During my PhD research at Ghent University I studied the interaction between bacteriophages and the human immune response. It is known that the oral administration of phages to animals results in the translocation of phages to systemic tissues, whereby phages are able to cross cell monolayers. This suggests that mammals have mechanisms for the uptake and delivery of phages that may allow intestinal phages to elicit innate and adaptive immune responses.
If phages are present everywhere, the question can be asked whether they interact with our immune system. More specifically do they have anti-inflammatory properties. Otherwise how can they work systemically? These are questions I was trying to answer during my PhD, under the supervision of Prof. Mario Vaneechoutte and Prof. Rob Lavigne. We found that our studied phage have indications that they induce an immune response. Not only do the phages that we studied induce pro-inflammatory properties, we have indications that they might induce anti-inflammatory responses as well.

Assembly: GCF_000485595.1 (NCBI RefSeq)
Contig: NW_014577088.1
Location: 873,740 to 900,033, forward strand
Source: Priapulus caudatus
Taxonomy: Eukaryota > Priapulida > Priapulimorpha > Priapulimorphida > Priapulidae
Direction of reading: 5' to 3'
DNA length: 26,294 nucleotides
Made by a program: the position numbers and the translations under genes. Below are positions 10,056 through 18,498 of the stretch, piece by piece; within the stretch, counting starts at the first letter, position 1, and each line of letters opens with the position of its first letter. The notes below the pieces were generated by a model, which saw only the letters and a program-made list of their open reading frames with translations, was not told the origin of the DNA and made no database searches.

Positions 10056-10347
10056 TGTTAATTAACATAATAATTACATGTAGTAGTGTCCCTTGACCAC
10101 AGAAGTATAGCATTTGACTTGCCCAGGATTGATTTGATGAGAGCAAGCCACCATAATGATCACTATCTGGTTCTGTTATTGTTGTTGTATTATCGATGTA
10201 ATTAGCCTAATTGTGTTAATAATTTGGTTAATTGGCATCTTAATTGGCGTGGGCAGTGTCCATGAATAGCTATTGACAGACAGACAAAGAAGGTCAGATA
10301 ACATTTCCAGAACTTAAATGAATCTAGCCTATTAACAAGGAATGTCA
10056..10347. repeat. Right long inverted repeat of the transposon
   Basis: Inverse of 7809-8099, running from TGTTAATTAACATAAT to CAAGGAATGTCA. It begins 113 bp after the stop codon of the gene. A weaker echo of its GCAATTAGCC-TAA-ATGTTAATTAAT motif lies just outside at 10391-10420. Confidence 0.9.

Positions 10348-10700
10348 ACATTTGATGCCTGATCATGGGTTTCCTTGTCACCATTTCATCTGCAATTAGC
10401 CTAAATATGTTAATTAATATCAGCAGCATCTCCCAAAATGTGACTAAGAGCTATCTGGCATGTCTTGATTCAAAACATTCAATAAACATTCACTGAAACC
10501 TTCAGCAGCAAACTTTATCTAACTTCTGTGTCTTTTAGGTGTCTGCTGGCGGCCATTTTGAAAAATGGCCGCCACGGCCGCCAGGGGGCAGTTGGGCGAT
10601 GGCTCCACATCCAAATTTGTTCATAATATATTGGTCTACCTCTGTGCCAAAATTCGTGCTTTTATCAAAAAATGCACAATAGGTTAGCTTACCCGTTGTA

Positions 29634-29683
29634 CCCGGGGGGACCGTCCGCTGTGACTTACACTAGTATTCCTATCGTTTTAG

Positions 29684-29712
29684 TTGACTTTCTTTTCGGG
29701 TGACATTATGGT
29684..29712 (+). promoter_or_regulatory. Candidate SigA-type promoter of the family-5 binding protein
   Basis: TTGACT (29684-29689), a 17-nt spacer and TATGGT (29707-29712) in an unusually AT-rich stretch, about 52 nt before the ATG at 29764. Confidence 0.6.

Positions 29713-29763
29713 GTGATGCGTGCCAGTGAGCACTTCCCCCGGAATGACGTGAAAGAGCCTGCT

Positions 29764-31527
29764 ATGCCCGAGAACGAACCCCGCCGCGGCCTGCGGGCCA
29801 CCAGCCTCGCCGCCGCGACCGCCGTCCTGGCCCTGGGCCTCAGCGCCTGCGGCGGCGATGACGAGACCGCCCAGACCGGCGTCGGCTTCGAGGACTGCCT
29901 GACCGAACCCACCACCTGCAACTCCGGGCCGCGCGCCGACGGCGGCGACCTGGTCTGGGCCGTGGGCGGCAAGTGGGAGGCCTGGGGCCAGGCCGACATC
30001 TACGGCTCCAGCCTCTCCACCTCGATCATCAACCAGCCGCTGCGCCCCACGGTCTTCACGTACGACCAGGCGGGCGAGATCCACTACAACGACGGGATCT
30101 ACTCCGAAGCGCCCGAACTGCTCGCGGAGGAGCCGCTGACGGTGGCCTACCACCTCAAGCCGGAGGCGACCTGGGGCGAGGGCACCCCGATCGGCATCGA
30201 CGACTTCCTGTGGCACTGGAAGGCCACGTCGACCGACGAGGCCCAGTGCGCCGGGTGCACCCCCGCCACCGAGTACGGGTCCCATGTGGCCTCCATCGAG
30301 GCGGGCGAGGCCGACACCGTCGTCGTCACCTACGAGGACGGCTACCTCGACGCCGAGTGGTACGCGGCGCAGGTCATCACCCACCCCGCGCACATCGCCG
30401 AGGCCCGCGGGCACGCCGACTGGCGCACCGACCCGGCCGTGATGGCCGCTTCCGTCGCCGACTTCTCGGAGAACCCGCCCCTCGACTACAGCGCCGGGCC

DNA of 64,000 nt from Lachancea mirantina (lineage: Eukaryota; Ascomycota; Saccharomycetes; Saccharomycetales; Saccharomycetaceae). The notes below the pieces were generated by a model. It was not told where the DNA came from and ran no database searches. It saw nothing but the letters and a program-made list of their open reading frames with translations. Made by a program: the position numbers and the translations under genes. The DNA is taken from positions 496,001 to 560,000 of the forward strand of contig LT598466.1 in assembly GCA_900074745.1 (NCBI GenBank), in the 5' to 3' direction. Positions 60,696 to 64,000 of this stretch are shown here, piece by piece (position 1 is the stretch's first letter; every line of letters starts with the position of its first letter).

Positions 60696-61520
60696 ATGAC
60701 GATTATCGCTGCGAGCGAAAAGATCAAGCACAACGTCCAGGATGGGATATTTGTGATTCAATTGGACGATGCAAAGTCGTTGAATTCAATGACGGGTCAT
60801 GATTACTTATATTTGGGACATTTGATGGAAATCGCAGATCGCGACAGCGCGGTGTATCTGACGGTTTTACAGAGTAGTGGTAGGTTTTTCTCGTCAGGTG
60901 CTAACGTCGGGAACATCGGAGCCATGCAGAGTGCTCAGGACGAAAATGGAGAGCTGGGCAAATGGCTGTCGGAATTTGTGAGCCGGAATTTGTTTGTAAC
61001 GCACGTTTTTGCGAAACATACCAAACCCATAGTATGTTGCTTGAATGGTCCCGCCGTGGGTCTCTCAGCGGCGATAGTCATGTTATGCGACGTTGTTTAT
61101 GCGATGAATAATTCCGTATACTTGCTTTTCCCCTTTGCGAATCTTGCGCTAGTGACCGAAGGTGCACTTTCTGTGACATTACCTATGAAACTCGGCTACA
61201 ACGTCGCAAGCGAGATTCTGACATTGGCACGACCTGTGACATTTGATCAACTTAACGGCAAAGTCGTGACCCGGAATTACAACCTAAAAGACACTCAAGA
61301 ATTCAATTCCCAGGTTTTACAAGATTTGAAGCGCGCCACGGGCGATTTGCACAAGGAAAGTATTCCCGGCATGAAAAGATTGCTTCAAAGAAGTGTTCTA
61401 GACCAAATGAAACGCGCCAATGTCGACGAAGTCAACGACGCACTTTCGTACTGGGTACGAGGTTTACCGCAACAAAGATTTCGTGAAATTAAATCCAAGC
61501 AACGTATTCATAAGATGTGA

During my research I developed a profound interest in phage biology and phage therapy, more specifically in the interaction between phages and the mammalian host. I’m amazed by the possibilities of science, and fascinated by what is still to be discovered.
I'm looking forward to further elucidate the interaction of phages with the human immune response, and the potential impacts this could have on phage therapy or human health.
Doctor of Science, Universiteit Gent (2017)